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Servo systems consist of four main components — motor, drive, controller, and feedback. In some cases, a standalone controller determines required motor moves and prompts the drive to supply the necessary electrical energy to make those moves happen. In other cases, drive and controller are integrated into one component. Either way, the drive core controls torque or velocity or position ... although in servo systems, the most common command parameter is torque. That control is via a torque-mode amplifier or linear drive function.

Note that servo drives are also sometimes called amplifiers because they take control signals from the controller and amplify them to deliver some voltage and current to the motor. These are not to be confused with integrated designs (including motor, feedback, controller, and drive) also sometimes called drives for their axis-driving function.


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Types •  Servo-Loop •   Architecture •  Servo System

What are servo drive loops?

What is distributed architecture for servo drives?

Why are servo drives also called servo inverters, amplifiers, and controllers?

What is a servo drive?

Servo drives, also called amplifiers in the motion-control industry, take a command signal for position, velocity, or current and adjust the voltage and current applied to the servomotor based on closed-loop feedback.

There are several types of servo drives. A common variation is the torque-mode amplifier. These convert the command signal from the controller into a specific amount of current to the motor. 

Traditional servo-system architecture consists of a power supply, a motion controller, and servo drives all housed in one location that is typically a control cabinet located away from the machine.

Let’s start with the term servo drive. Here’s what a drive does in a servo system: It basically takes an input signal from a controller and amplifies that signal which is then sent to the motor. 

What are integrated motor-drive combinations?

The basic idea is easy to understand. An integrated motor-drive system combines a motor and a drive (at the very least) and can also include other components such as controllers or encoders. Sometimes these integrated motion subsystems are simply called drives.

What are auto-tuning methods for servo drives?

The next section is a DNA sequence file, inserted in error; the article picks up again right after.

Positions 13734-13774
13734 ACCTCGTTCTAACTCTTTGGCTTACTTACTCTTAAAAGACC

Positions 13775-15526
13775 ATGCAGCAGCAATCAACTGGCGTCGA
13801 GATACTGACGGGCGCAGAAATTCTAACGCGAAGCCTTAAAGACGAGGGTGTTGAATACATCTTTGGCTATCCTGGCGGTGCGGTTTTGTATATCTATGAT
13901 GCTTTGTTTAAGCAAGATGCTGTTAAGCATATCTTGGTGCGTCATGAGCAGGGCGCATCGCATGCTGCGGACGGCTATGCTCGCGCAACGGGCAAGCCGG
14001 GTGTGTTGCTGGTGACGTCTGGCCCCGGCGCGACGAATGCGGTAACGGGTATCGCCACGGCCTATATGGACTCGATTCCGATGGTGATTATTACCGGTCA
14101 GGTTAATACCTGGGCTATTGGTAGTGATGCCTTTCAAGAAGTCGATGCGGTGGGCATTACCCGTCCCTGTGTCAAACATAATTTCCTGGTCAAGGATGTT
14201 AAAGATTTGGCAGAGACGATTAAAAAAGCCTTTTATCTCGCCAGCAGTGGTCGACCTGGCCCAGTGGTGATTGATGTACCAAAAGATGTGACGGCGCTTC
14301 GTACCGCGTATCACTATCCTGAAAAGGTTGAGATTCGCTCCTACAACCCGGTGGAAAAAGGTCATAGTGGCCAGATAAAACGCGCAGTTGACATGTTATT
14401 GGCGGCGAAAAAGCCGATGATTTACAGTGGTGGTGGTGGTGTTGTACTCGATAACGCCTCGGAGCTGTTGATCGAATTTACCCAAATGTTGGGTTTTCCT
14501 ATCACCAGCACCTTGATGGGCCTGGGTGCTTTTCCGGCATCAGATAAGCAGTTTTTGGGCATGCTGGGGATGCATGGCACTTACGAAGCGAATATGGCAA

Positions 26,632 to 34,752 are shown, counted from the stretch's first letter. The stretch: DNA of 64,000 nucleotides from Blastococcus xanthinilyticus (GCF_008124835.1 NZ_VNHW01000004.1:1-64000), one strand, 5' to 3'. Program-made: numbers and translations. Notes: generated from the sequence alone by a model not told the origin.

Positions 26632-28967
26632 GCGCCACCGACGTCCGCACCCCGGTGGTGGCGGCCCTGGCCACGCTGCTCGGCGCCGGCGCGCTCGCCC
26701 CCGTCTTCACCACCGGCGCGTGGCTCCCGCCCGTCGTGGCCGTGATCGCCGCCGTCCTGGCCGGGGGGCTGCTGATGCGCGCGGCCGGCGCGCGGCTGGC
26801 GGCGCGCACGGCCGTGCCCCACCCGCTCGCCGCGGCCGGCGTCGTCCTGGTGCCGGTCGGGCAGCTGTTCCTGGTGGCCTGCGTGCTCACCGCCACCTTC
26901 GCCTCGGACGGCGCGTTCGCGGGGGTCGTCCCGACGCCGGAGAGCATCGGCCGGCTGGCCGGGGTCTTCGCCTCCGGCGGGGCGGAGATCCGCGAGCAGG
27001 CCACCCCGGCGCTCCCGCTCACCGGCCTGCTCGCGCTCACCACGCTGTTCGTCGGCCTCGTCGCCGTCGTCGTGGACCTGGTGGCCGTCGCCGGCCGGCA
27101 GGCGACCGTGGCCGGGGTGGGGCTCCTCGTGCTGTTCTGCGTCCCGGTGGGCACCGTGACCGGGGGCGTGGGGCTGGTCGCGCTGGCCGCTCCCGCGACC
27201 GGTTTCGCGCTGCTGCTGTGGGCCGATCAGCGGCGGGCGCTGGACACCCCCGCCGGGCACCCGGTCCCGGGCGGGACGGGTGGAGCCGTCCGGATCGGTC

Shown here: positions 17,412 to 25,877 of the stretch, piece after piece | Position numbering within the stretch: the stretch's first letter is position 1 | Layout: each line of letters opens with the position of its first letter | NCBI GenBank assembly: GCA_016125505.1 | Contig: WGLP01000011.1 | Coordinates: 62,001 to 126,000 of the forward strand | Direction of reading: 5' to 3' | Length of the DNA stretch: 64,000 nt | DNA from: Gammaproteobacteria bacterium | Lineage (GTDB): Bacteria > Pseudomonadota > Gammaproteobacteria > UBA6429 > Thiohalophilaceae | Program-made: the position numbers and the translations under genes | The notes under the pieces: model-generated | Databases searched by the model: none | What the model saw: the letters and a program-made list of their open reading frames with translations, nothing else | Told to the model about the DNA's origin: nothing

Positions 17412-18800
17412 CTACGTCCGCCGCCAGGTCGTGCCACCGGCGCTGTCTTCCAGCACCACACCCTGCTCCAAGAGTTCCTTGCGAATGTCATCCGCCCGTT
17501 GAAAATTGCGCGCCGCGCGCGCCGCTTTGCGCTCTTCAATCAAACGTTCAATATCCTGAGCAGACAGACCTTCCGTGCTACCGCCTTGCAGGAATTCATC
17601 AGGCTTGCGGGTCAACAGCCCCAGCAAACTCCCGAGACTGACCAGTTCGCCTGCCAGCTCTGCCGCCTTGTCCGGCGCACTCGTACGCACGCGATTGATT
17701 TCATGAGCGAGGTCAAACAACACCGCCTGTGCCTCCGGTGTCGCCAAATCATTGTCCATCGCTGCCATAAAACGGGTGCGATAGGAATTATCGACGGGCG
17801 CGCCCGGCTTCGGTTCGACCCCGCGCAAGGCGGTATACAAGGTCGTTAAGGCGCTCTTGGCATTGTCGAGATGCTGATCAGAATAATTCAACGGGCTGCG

Tuning a servo system is a complex and iterative process. It typically requires tuning multiple control loops, each with its own gains (proportional, integral, and/or derivative) to be adjusted. In addition, tuning a servo drive usually requires adjustments to additional parameters including acceleration and velocity feed-forward gains and filters to reduce oscillations.


Application •  Linear vs PWM •   Analog •  Digital

When do you need a linear amplifier versus a PWM drive?

Where are analog servo drives used?

Where are digital servo drives used?

Selecting a servo drive: 9 things you need to know

For applications that require extremely smooth motion, no audible noise, and little or no EMI, linear servo drives — commonly called linear amplifiers — are preferred over PWM drives.

The purpose of a servo drive is to convert low-power signals from the controller to high-power signals to the motor, instructing it to produce the desired torque or velocity.

The original servo drives are analog types that operate on ±10-Volt inputs. In contrast, digital servo drives operate over fieldbus networks that now dominate the market.

Sizing a motor for a servo application requires evaluating the move profile and torque requirements to determine the mechanical demands of the system

What are typical drive-based safety functions?

Functional safety standards EN/IEC 62061 and EN/ISO 13849-1 ensure safety via electronic solutions, unlike traditional safety systems, which used electromechanical components to achieve safety. And while functional safety applies to a machine and its control system (not to individual components), the drive lies at the heart of the safety implementation.

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maxon develops and builds high precision electric drive systems that are among the best in the world. We combine brushed and brushless DC motors, gearheads, sensors, and controllers into complete mechatronic drive systems. Our drives are perfectly suited for medical applications where extreme precision and the highest quality standards are necessary and where compromises cannot be tolerated.

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